Saturday, June 01, 2013

Yeh Jawaani Hai Deewani 

Dal Chawal Love

As a weekend flick with friends, or a date film, Yeh Jawaani Hai Deewani is fine. It’s a Karan Johar production, so everyone wears trendy clothes, everyone lives in homes with great decor, the locations are luscious looking. It’s light, has excellent songs, witty lines—Ranbir Kapoor uttering those witty lines—what’s not to like?

But a movie about today’s youth it is not, because the version of youth is very Bollywood, and Bollywood of a certain kind, where romantic melodrama is all there is to being young—after partying, getting drunk, getting laid, and other such 'significant' matters. This is the Bollywood which has one of its denizens file a PIL for lowering the age of drinking, the rest of the world’s problems are not even a blip on their radar. For this Bollywood, the height of nerdiness is wearing glasses and swotting. And a sign of breaking free is chucking those glasses, picking up a bottle of booze and dancing with abandon. Please note, the girls wear short shorts and tees, or ethic outfits with tiny, skin-revealing cholis, while the guys are always modestly covered up. 
Find a few teenagers who would say that the life that Bunny (Ranbir Kapoor) chooses in the film is not what they all aspire to, and maybe Bollywood could be said to have got something right.  So, this Bunny wants to follow his dreams—travel, have adventures, have casual affairs, forget about old friends and family. As opposed to what?  His friend Avi (Aditya Roy Kapoor), who turns into an alcoholic loser, the feisty Aditi (Kalki Koechlin) who seems to settle for a marriage of convenience and profess to like it; Naina (Deepika Padukone) a medical student (who presumably passes her exams because there is a passing mention of a clinic) who prefers to be tied down to home and hearth and makes a virtue of it, but for years pines for the man she cannot tie down with herself.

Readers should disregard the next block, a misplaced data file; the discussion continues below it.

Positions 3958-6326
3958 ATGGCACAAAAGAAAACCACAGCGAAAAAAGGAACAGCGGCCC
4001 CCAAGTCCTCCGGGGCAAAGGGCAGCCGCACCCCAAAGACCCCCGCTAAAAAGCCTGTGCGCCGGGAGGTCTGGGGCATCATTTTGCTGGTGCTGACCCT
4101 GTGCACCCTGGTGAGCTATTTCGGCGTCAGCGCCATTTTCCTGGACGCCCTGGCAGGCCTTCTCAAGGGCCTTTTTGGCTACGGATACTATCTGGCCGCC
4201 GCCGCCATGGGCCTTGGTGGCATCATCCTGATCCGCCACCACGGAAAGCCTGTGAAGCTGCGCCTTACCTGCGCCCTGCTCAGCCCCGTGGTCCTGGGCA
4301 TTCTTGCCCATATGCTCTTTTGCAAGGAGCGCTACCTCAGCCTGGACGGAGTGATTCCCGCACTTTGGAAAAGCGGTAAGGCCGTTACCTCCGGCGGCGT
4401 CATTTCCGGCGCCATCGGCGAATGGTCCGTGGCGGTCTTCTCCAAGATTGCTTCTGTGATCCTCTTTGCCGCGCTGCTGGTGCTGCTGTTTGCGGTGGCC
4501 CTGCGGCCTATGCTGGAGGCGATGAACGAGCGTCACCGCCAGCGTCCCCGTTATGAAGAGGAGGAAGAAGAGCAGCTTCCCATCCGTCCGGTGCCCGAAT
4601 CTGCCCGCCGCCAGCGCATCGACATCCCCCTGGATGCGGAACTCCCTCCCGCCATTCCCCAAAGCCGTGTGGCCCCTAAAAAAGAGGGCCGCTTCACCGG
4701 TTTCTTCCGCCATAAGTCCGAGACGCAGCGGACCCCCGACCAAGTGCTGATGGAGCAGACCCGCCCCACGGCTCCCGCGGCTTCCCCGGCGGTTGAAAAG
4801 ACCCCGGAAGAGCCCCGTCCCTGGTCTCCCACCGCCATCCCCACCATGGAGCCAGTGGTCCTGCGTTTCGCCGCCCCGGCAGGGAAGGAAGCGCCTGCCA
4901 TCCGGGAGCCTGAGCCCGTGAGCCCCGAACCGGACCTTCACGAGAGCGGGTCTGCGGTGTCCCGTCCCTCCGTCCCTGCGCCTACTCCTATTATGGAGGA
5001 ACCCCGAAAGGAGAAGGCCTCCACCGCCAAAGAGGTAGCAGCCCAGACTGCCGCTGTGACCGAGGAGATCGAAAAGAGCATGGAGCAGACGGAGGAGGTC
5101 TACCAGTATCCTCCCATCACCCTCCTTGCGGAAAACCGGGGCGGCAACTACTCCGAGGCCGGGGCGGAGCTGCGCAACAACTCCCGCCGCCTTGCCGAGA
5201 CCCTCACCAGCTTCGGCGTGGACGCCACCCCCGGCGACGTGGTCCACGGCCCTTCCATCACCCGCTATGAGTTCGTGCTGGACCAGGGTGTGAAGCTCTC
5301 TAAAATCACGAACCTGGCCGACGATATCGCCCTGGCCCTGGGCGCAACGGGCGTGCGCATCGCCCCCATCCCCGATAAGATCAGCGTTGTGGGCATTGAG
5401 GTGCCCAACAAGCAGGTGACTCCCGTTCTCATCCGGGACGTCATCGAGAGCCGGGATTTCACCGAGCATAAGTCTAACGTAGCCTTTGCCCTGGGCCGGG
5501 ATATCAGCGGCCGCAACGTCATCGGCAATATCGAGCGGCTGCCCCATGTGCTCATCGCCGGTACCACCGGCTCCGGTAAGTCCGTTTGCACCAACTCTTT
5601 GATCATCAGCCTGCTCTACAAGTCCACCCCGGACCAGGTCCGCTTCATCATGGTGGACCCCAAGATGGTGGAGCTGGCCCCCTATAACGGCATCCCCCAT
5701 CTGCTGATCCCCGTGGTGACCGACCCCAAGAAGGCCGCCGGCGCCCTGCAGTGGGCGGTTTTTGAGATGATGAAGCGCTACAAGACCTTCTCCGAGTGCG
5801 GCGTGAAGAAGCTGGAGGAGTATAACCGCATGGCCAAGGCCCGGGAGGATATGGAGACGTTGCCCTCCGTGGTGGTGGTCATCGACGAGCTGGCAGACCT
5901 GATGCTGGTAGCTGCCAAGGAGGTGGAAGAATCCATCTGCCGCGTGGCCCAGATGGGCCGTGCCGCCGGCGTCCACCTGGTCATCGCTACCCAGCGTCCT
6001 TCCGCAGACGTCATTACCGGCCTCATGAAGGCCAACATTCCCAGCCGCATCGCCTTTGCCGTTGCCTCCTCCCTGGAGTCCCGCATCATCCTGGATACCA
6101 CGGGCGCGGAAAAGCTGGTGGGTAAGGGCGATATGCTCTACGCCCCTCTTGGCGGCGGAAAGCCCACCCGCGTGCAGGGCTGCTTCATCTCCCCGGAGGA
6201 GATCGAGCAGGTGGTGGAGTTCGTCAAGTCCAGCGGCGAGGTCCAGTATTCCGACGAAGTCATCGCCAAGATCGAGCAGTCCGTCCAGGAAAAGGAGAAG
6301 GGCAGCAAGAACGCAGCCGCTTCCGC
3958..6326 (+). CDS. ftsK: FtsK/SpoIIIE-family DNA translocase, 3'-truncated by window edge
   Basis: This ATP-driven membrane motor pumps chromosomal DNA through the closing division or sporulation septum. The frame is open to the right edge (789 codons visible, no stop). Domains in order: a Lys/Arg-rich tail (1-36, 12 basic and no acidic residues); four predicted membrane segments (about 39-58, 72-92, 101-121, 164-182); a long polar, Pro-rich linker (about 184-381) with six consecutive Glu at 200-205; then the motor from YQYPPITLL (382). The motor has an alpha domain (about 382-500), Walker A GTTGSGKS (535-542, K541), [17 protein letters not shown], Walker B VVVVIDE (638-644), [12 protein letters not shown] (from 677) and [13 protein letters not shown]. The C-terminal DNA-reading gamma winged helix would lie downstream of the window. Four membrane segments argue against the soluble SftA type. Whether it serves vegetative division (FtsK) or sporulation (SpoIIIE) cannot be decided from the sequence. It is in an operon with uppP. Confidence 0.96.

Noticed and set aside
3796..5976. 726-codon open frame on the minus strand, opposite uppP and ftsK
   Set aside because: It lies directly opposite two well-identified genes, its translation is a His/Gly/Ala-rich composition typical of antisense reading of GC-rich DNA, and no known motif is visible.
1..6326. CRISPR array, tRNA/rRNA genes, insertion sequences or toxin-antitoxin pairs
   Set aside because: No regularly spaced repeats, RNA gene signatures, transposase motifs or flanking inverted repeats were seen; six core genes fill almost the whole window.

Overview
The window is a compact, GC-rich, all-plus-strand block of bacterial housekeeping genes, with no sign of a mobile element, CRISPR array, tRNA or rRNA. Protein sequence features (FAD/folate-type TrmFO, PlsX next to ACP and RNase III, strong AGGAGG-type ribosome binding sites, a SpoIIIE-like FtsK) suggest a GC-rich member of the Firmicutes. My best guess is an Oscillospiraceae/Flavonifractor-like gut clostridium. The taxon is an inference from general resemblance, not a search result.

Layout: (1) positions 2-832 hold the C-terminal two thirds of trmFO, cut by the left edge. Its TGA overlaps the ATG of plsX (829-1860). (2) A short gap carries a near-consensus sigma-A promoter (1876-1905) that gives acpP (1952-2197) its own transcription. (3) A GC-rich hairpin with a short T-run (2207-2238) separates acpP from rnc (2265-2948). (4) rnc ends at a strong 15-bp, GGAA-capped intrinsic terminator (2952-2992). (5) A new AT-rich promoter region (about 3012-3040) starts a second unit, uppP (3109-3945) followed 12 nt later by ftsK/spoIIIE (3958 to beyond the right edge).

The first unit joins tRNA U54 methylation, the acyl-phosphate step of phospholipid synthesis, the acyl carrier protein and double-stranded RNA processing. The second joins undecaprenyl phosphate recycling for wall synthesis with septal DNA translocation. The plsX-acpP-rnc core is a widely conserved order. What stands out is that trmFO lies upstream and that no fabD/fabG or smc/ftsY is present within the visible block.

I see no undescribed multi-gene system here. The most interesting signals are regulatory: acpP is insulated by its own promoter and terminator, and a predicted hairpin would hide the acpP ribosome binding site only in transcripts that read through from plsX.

But why look for depth—first half trek to Manali and lots of masti; second half (eight years later) everyone congregates at a wedding in gorgeous Udaipur, and the loose ends are tied up. Mainstream Bollywood is essentially status quo-ist— happy endings mean a clinch and a promise of happily-ever-after. Bunny, in his Jawaani days, calls it a dal-chawal life of no variety.  This is what Ayan Mukerji dishes out in his second film(after the really likeable Wake Up Sid), with the right amounts of masala and tadka.

The film gives Ranbir Kapoor a chance to emote, clown, dance, ad lib and he shows that he has what it takes to make dal chawal look like biryani. When he is on screen, he dominates completely. Deepika Padukone finally finds her acting muscle and gives the role all she’s got. The others in the cast are competent, then Farouque Shaikh gets one great scene and steals the thunder. Youth, as George Bernard Shaw said, is wasted on the young.


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